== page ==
Are There Any Healthy Energy Drinks?

In the wake of the pandemic, US consumers have become more health-conscious. This is a trend we can see in both the food and beverage markets.

In response, savvy CPGs have developed products that offer a host of health-promoting benefits. Their packaging highlights organic, clean, immune-boosting, all-natural ingredients.  

It might come as a surprise that energy drink brands are also looking to capitalize on this trend. Energy drinks are often seen as an unhealthy option. 

So are brands being disingenuous when they market their “healthy” energy drinks? Or is this a legitimate opportunity for health-conscious brands and consumers?

A close-up of Red Bull's can, showing the bull in the ring pull

What makes energy drinks ‘unhealthy’?

The conscious consumer will find lots of evidence to show that energy drinks are an unhealthy dietary choice.

Their high caffeine and sugar content has been linked with various mental and physical health problems.

Let’s take a quick look at the reasons energy drinks often get a bad rep.

Energy drinks are bad for your heart

Energy drinks contain lots of caffeine.

When consumed in large quantities (more than 400 milligrams in a day for adults), the caffeine in energy drinks can cause:

  • Increased heart rate
  • Increased blood pressure
  • Heart palpitations

They’re high in sugar

Energy drinks often contain lots of sugar.

According to the CDC, Americans over the age of two should limit their intake of added sugars to less than 10% of their daily calories.  

Too much sugar is associated with health problems such as obesity, type 2 diabetes, and heart disease.

They’re harmful for adolescents

Teenagers are more likely to experience the negative side effects of energy drinks than adults.

According to the NCCIH, teens and young adults who drink energy drinks are at an increased risk of:

  • Cognitive under development
  • Depression and anxiety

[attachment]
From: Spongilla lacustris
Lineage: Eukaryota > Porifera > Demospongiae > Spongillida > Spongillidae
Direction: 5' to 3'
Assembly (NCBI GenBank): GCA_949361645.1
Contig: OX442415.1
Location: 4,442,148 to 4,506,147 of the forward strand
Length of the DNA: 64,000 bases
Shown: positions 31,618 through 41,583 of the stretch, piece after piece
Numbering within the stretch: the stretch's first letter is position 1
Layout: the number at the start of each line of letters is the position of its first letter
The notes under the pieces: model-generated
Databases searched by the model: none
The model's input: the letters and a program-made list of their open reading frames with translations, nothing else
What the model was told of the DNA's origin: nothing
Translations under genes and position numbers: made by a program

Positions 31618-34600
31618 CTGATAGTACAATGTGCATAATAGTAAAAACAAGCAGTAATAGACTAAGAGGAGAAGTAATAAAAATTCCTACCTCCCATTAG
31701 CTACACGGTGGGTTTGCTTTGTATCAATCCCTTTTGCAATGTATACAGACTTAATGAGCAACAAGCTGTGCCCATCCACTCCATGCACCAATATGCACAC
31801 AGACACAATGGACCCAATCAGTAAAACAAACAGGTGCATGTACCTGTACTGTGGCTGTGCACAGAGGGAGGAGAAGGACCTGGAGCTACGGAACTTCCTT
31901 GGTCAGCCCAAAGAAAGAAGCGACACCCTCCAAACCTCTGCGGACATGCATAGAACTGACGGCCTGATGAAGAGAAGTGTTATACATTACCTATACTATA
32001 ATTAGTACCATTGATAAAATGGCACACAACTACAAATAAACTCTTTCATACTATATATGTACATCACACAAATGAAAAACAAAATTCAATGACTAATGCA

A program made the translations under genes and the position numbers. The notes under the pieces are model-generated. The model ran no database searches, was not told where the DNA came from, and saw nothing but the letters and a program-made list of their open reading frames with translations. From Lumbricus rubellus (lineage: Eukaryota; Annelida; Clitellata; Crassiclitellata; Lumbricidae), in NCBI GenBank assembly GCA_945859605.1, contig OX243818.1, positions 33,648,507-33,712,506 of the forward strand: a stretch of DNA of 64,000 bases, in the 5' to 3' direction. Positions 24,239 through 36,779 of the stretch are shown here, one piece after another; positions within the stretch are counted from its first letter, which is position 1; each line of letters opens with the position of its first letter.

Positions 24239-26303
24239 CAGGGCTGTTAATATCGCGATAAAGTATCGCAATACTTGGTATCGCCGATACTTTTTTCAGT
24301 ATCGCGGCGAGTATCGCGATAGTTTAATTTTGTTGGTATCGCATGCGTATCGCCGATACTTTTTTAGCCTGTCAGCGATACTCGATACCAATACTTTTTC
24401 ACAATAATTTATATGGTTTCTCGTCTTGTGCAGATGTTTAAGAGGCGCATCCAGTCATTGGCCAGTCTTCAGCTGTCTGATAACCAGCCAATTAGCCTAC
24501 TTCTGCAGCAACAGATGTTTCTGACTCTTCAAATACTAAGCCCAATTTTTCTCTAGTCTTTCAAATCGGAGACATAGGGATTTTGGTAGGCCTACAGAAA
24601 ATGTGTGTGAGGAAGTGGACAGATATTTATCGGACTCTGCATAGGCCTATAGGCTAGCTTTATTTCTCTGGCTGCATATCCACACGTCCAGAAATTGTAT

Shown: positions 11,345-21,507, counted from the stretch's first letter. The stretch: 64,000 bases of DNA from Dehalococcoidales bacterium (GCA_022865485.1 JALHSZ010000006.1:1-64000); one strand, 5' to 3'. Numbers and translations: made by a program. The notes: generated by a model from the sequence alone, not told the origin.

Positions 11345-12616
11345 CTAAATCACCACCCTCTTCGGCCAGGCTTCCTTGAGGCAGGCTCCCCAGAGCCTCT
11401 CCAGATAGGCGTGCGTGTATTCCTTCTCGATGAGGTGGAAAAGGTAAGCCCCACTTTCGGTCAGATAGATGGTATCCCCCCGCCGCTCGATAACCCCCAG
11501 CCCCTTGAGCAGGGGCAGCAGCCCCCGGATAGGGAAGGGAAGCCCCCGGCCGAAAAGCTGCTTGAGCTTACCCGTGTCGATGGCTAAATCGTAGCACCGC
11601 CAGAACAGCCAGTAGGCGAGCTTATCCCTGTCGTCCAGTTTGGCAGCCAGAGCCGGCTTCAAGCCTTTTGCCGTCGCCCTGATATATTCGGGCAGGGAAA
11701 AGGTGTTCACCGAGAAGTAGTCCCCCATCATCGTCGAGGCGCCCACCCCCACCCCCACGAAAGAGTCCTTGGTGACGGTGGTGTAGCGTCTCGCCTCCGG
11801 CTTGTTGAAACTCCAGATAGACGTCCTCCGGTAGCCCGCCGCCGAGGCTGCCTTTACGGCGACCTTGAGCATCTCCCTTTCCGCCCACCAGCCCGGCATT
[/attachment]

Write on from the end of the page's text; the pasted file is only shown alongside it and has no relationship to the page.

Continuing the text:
• Sleep disorders
  • Heart problems

Energy drinks can be dangerous when combined with alcohol

Energy drinks have also received negative press for their effects when combined with alcohol.

This combination increases the risk of binge drinking as the energy drink counteracts the depressive effects of the alcohol.

Binge drinking is linked to a long list of health problems including stroke, heart disease, liver disease, and cancer.

What is a healthy energy drink?

For a long time now, energy drinks have contained high levels of caffeine and sugar. It’s these ingredients that are responsible for giving us an energy boost.

A healthy energy drink, however, uses fewer of these ingredients. To be considered a healthy energy drink, a product should contain:

  • No added sugar (or very low levels of added sugar)
  • No artificial sweeteners or colors
  • Less than 200mg of caffeine per serving

Many healthy energy drinks also contain natural sources of caffeine along with natural sweeteners. And they may claim to do more than boost energy, with some brands talking up their ability to boost mental and immune function.  

How do you shop for healthy energy drinks?

Most shoppers are well aware that traditional energy drinks aren’t the healthiest option on the supermarket shelf. But health-conscious consumers are still keen to find an energy-boosting beverage without the associated health risks.